“They called me monster,” Joel whispered. Tears streamed down his face. My heart twisted and I was angry. Actually, it wasn’t anger, it was fury. The fury made me want to inflict bodily damage on the seven-year-old students that had crushed my son.
My sweet Joel was starting to realize how different he looks. Born with Goldenhar syndrome, he’s missing a large portion of his jaw bone and other bones within his face. He doesn’t have a right ear and is hearing impaired in his left ear. His vision is impaired, so he has a lot of gear strapped to his head. As his mother, I often forget he looks different. I honestly don’t notice his features and it’s not until someone stares or kids call attention to them that I’m reminded.
The day we signed the commitment papers to adopt Joel was sobering. They took my husband and I into a small room and paraded a team of therapists and social workers through. Each explained all the problems Joel had. Then they brought in a stack of papers that was 6 inches high. We were told that these were Joel’s notes from every hospital, doctor, specialist, etc. that had seen him. Each page outlined every single thing wrong with him. I wanted to cry. I could not imagine how tall my stack of papers would be if they outlined my every flaw.
They left the room and my husband and I looked at each other and we both knew. We weren’t going to read a single page. Joel was our son.
Joel has taught me so much about parenting. I’ve failed more often than succeeded and he is so forgiving. I’m learning that there is a line between “able”ing my son and disabling him. Helping him and holding him back. I walk a fine line between helping him receive what he needs in order to be successful, yet pushing him to achieve in spite of the impairments. As a parent, I have to be careful to prepare my child to succeed in this world. And this means that when children hurt my son by calling him “monster,” I have to teach him how to handle it. His whole life, people will stare at him.
The reality is that there are no anti-bullying campaigns in the grown-up world. I know because I’ve been in public. Adults have actually followed my son around to get a better look. They’ve asked “what’s wrong with him.” And as a parent, I’ve had to learn to not become instantly enraged. We’ve modeled with Joel how to tell people why his ear is missing and we also use humor. We’ve had people ask where his ear is and I admit, I’ve furiously searched the floor pretending to look for it. Joel has an incredible sense of humor and I look forward to watching him handle stares and comments with good humor. I want people to see that my children’s disabilities are part of who they are, but it’s not everything and certainly does not define them.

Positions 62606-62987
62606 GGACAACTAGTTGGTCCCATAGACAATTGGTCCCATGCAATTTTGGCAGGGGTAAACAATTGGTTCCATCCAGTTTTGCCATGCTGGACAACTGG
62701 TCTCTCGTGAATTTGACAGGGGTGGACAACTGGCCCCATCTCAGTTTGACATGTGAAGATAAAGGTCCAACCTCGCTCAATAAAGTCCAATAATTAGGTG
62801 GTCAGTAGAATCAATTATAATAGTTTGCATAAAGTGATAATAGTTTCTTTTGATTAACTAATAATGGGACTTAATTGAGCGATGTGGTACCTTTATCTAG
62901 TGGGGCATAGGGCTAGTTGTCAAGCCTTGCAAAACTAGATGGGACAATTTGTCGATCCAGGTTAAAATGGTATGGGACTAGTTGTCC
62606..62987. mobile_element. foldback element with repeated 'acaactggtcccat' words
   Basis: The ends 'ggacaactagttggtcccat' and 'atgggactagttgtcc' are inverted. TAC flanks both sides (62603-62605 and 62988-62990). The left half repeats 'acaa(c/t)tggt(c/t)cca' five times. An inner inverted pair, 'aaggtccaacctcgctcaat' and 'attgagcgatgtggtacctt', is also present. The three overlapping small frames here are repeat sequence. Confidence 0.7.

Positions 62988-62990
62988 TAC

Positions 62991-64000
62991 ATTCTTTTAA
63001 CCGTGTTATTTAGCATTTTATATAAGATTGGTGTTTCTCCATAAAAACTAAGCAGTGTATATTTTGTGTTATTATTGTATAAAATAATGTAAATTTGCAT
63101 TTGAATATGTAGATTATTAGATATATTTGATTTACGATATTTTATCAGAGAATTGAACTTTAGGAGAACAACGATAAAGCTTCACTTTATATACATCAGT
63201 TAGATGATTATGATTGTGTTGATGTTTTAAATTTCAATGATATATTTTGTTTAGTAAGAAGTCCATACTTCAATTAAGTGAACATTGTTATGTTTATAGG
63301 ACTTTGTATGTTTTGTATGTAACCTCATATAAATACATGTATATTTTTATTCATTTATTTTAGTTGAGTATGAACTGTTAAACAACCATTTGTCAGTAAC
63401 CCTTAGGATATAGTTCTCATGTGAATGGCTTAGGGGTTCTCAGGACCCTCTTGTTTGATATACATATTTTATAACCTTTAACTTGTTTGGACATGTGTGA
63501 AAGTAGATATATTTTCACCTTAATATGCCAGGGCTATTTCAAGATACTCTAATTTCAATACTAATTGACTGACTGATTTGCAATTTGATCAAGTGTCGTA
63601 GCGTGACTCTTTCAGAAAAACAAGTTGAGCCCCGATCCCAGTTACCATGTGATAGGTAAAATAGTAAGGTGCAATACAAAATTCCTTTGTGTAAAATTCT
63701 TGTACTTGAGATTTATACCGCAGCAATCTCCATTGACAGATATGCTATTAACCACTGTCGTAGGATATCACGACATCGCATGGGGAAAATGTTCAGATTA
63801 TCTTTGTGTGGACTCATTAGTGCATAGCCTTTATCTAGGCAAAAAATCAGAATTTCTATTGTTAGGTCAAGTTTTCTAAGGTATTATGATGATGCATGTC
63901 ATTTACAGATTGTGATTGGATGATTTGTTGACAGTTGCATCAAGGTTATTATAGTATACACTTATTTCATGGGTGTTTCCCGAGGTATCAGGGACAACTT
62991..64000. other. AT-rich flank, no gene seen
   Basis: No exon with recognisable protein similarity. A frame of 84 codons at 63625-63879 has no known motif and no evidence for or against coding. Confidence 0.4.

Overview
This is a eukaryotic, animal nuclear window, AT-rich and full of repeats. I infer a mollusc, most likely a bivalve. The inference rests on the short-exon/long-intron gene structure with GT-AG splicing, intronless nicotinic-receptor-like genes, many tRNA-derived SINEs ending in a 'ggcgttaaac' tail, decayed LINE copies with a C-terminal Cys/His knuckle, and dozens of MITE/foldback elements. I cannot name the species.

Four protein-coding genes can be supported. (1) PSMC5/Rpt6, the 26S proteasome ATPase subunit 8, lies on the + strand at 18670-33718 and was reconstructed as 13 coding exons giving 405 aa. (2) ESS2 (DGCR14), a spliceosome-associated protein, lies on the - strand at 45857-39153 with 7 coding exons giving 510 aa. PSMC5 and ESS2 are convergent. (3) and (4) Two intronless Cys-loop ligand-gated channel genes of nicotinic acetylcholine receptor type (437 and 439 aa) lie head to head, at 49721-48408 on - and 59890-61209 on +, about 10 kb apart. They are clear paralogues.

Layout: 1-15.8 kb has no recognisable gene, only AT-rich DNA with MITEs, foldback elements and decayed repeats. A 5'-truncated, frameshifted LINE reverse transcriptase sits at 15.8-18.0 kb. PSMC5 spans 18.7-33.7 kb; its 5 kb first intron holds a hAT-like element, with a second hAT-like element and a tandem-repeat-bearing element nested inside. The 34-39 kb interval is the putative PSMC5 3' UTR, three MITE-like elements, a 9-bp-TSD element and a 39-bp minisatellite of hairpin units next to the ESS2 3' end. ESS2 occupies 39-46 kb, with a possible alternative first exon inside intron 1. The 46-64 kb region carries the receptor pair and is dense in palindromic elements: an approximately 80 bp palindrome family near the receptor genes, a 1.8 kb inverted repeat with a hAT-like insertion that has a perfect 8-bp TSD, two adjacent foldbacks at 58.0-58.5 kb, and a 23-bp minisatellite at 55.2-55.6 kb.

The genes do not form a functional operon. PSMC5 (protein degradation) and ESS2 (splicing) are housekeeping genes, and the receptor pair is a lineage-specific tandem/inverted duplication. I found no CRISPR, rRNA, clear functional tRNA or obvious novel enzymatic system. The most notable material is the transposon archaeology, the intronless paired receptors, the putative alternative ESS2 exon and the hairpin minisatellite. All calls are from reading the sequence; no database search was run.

Special needs is not scary, it’s just what is says. It’s a person with needs that are different or special.
One of the hardest moments of my life was watching Joel be rolled back for a rib graft surgery. My heart was in my throat the whole surgery and then I spent six weeks feeding him purees through a straw because his jaw was wired shut. I carried around wire cutters given to me by the hospital in case he choked. There wasn’t a single moment I worried about my son being a star on the ball field or getting an A in his classroom. No, I was absolutely blown away by his courage and ability to endure such a difficult surgery and recovery. These types of experiences are what have shaped our son into an incredible child, and someday an amazing man.
I’m writing this stuff about weird nuances and obsessions and I am guessing that you’re nodding. Your child does atypical things and I’m here to say it’s okay to be afraid and lonely. But guess what? It’s also a beautiful journey. Your child will have depth that children without adversity will never have. A child that battles to learn what comes easily to others is a warrior.
You, mama, are the parent of a warrior.
Now you have to determine how to “able” your child, not disable. You’ll walk a fine line being your child’s biggest advocate and fan, but also pushing them when no one else believes in them.
Here are the things that I’ve learned in my stumbling and falls:
If my child is capable of doing it, I don’t need to do it for him. Sounds simple right? My son Israel is a good example. He has a thoracic level of impairment and has no feeling from the waist down. We’ve taught/pushed Israel to climb stairs, get in and out of chairs and do things that take him a long time. There is struggle and there are times I want to step in and help. I’ve received negative comments for pushing him, but what you may not see is the absolute pride of accomplishment he feels when he does something that feels impossible.
I must “out” my child if he/she “plays the system.” This means that a child with special needs can easily learn to use their impairment to get out of work. Joel is a master at this. He often pretends he doesn’t hear or understand instructions, and this usually pertains to chores or bedtime. When Joel started Kindergarten, he spent the first week pretending he did not know how to write his name, count, etc. I had to take a picture of his handwritten name and send it in. When the teacher called his bluff and took out the picture, he shook his head and then proceeded to write his name and the names of the rest of the people in his family.
Our world has a caste system, we applaud and esteem the wealthy, the athletic, and the beautiful. We prize privilege, talent and wealth. That’s not how God’s system works. The caste system in heaven is exactly the opposite. I’ve learned to stop looking at what the world values. As a parent I am a steward for my children. They do not belong to me, they belong to God. My job is to teach them their value and identity is found in Christ.